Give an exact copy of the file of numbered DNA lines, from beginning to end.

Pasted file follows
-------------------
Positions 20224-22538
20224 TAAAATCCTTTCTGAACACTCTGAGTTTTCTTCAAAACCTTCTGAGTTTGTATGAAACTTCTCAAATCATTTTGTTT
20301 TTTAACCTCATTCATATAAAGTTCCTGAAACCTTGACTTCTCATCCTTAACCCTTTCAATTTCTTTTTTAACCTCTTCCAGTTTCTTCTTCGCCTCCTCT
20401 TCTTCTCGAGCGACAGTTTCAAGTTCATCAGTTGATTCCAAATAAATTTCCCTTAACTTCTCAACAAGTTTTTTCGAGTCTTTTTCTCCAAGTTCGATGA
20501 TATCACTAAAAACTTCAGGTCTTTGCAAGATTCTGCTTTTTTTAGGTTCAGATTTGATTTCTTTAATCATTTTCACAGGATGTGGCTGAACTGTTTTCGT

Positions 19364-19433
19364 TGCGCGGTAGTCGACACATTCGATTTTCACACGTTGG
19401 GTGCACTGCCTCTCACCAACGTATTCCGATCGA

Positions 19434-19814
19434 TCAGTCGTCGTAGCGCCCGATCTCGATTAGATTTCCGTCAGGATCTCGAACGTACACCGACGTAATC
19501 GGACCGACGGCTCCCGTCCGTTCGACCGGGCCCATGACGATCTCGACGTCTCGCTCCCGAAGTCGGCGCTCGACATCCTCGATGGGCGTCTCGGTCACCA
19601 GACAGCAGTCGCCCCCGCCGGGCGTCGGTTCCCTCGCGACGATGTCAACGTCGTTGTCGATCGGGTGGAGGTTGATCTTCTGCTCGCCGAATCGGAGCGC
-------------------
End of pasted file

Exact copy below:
Positions 20224-22538
20224 TAAAATCCTTTCTGAACACTCTGAGTTTTCTTCAAAACCTTCTGAGTTTGTATGAAACTTCTCAAATCATTTTGTTT
20301 TTTAACCTCATTCATATAAAGTTCCTGAAACCTTGACTTCTCATCCTTAACCCTTTCAATTTCTTTTTTAACCTCTTCCAGTTTCTTCTTCGCCTCCTCT
20401 TCTTCTCGAGCGACAGTTTCAAGTTCATCAGTTGATTCCAAATAAATTTCCCTTAACTTCTCAACAAGTTTTTTCGAGTCTTTTTCTCCAAGTTCGATGA
20501 TATCACTAAAAACTTCAGGTCTTTGCAAGATTCTGCTTTTTTTAGGTTCAGATTTGATTTCTTTAATCATTTTCACAGGATGTGGCTGAACTGTTTTCGT

Positions 19364-19433
19364 TGCGCGGTAGTCGACACATTCGATTTTCACACGTTGG
19401 GTGCACTGCCTCTCACCAACGTATTCCGATCGA

Positions 19434-19814
19434 TCAGTCGTCGTAGCGCCCGATCTCGATTAGATTTCCGTCAGGATCTCGAACGTACACCGACGTAATC
19501 GGACCGACGGCTCCCGTCCGTTCGACCGGGCCCATGACGATCTCGACGTCTCGCTCCCGAAGTCGGCGCTCGACATCCTCGATGGGCGTCTCGGTCACCA
19601 GACAGCAGTCGCCCCCGCCGGGCGTCGGTTCCCTCGCGACGATGTCAACGTCGTTGTCGATCGGGTGGAGGTTGATCTTCTGCTCGCCGAATCGGAGCGC